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Re: [WebStorage] Concerns on spec section 'Processing Model'

From: Aaron Boodman <aa@google.com>
Date: Fri, 24 Jul 2009 14:37:53 -0700
Message-ID: <278fd46c0907241437i4b68dd51la7bcdd14bec1488@mail.gmail.com>
To: "Nikunj R. Mehta" <nikunj.mehta@oracle.com>
Cc: Ian Hickson <ian@hixie.ch>, Laxmi Narsimha Rao Oruganti <Laxmi.Oruganti@microsoft.com>, public-webapps WG <public-webapps@w3.org>
On Fri, Jul 24, 2009 at 2:17 PM, Nikunj R. Mehta<nikunj.mehta@oracle.com> wrote:
>
> On Jul 24, 2009, at 1:36 AM, Ian Hickson wrote:
>
>> On Fri, 24 Jul 2009, Laxmi Narsimha Rao Oruganti wrote:
>>>
>>> That is all the responsibility of database system.  We don't need to
>>> tell database systems on how to do it, we just need to tell them on what
>>> to do.  Today database systems do have lock manager which takes care of
>>> these responsibilities.
>>>
>>> Coming to the question of failing transaction unpredictably, even with
>>> current specification; transaction do fail.  For example, if there
>>> exists a writer transaction which is already holding an exclusive lock,
>>> this new thread would fail to acquire lock.  The failures would be
>>> there.
>>>
>>> Now the next question people would ask is on how do we make sure that
>>> partial changes are not causing problem in case of a failure in the
>>> middle of sequence of operations.  That is the responsibility of
>>> transaction manager.  Note that transaction manager treats the whole
>>> sequence as a single atomic unit.
>>
>> As I understand it, with what is specced now, if you try to get a write
>> transaction lock, it will only fail if it times out, which would probably
>> be a symptom of a more serious bug anyway.
>
> Can you explain "a more serious bug"? The write lock may actually happen in
> the middle of a read-only transaction, can't it? I don't see spec text
> prohibiting that.

It's not clear to me what you're asking about in this paragraph. Write
transactions should be exclusive, read transactions can be shared.
Write transactions queue until all open read transactions complete.

I can't find the actual spec right now (where is its canonical home
now?) so I can't point at the exact text, but that is the goal I
believe.

>> There's never going to be a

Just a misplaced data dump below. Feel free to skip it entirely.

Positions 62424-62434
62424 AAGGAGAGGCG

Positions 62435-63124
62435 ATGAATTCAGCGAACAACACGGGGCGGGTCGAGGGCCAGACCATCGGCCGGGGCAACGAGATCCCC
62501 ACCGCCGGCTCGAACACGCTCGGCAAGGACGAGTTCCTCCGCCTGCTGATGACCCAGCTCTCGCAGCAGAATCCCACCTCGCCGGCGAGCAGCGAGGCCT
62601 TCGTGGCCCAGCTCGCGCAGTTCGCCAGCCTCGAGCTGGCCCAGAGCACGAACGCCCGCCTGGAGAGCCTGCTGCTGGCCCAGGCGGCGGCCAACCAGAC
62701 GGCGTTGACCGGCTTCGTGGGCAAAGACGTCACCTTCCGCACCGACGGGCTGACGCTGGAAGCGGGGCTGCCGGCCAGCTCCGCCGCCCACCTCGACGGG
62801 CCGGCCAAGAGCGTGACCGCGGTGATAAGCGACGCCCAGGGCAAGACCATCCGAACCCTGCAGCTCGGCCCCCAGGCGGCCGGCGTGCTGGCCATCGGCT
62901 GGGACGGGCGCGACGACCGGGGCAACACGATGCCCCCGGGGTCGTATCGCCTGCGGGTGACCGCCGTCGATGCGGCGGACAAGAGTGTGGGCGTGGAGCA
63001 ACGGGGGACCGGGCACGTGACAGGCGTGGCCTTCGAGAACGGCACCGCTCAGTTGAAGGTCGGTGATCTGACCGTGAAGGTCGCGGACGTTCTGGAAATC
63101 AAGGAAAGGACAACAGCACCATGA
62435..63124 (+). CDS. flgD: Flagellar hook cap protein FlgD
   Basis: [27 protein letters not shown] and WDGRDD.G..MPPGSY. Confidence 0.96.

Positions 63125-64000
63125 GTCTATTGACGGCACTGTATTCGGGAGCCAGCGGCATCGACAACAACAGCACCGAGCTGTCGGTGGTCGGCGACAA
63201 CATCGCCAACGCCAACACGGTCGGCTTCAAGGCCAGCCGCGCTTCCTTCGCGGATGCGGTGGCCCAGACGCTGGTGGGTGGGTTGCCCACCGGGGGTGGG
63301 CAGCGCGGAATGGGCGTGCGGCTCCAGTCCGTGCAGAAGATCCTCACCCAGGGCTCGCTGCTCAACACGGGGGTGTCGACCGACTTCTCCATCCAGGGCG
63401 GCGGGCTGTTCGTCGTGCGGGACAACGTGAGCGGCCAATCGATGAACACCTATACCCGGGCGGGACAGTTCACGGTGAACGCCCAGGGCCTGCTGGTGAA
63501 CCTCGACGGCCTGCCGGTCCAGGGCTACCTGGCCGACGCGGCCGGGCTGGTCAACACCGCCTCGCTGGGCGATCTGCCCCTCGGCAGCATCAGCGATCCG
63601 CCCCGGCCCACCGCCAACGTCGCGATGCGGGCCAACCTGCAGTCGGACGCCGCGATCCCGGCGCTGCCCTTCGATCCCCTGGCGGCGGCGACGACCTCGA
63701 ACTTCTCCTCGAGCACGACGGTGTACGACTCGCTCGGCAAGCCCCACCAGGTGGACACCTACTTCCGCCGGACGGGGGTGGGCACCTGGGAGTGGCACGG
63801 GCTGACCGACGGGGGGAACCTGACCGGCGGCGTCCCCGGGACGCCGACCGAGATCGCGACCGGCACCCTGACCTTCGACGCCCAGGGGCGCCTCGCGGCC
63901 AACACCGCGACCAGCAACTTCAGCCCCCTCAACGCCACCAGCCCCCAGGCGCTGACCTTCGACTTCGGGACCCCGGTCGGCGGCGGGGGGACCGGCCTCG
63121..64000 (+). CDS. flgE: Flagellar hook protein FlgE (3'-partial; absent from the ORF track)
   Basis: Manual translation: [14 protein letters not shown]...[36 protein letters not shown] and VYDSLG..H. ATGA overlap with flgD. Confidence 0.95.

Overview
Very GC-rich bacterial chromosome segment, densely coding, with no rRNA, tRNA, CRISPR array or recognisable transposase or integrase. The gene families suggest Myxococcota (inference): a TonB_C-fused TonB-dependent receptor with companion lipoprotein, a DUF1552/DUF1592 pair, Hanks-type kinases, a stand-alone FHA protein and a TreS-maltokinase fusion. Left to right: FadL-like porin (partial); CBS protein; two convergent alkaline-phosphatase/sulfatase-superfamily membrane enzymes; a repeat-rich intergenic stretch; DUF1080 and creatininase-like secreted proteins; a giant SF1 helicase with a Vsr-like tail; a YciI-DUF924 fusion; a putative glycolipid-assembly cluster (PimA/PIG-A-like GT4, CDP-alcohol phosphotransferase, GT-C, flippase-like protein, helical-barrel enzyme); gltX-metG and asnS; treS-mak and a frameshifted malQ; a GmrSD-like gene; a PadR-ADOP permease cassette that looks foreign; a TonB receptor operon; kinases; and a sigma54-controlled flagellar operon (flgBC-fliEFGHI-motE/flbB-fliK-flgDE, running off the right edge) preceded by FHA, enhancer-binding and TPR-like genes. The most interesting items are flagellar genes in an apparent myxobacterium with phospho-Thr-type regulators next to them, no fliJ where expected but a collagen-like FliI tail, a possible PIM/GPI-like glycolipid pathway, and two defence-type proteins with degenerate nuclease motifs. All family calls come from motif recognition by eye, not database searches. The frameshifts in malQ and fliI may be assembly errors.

>> forced rollback; once you have got a transaction lock, you are not going
>> to ever have it fail on you unexpectedly.
>
> Even if you have a transaction lock,
>
> 1. the application logic could cause an exception
> 2. the application finds an unacceptable data condition and needs to
> rollback the transaction

In these cases, the developer caused the exception himself, and it
only affects his own application. So it's not unexpected in the same
sense locking exceptions are.

> 3. face a disk failure

Yes, but there is nothing that the platform can do about this case. It
is an exception in the truest sense of the word.

> 4. encounter a bug in the underlying software

The platform shouldn't have API just in case underlying software has
bugs. Throwing an exception and unwinding the transaction is the most
sensible thing to do and what it does now.

> In either of these cases, how would the application code be expected to
> recover?

It can't, but these are exceptional circumstances that are generally
unexpected and indicate bigger problems. This is different from access
conflicts which are expected and do not indicate bigger problems.  The
platform can and should make this easier.

>> These aren't professional database
>> developers; Web authors span the gamut of developer experience from the
>> novice who is writing code more by luck than by knowledge all the way to
>> the UI designer who wound up stuck with the task for writing the UI logic
>> but has no professional background in programing, let alone concurrency in
>> databases.
>
> This is a strong reason to avoid SQL in the front-end.

I am also interested in a non-SQL storage API, but I think this is a
separate issue.

>> We can't be firing unexpected exceptions when their users
>> happen to open two tabs to the same application at the same time, leaving
>> data unsaved.
>
> So you'd much rather tell an application user that they should close one of
> the two tabs since they can't obtain a read-write lock in both. I still
> don't understand how the exclusive database lock helps. Would you please
> elaborate?

I think you are either misunderstanding the spec or it has a bug,
because this is not the intent. Requests to obtain read/write
transactions are asynchronous and are queued until they can be
granted:

myDatabase.transaction(function(tx) {  // this callback doesn't occur
until the caller has exclusive access

});


- a
Received on Friday, 24 July 2009 21:38:33 GMT

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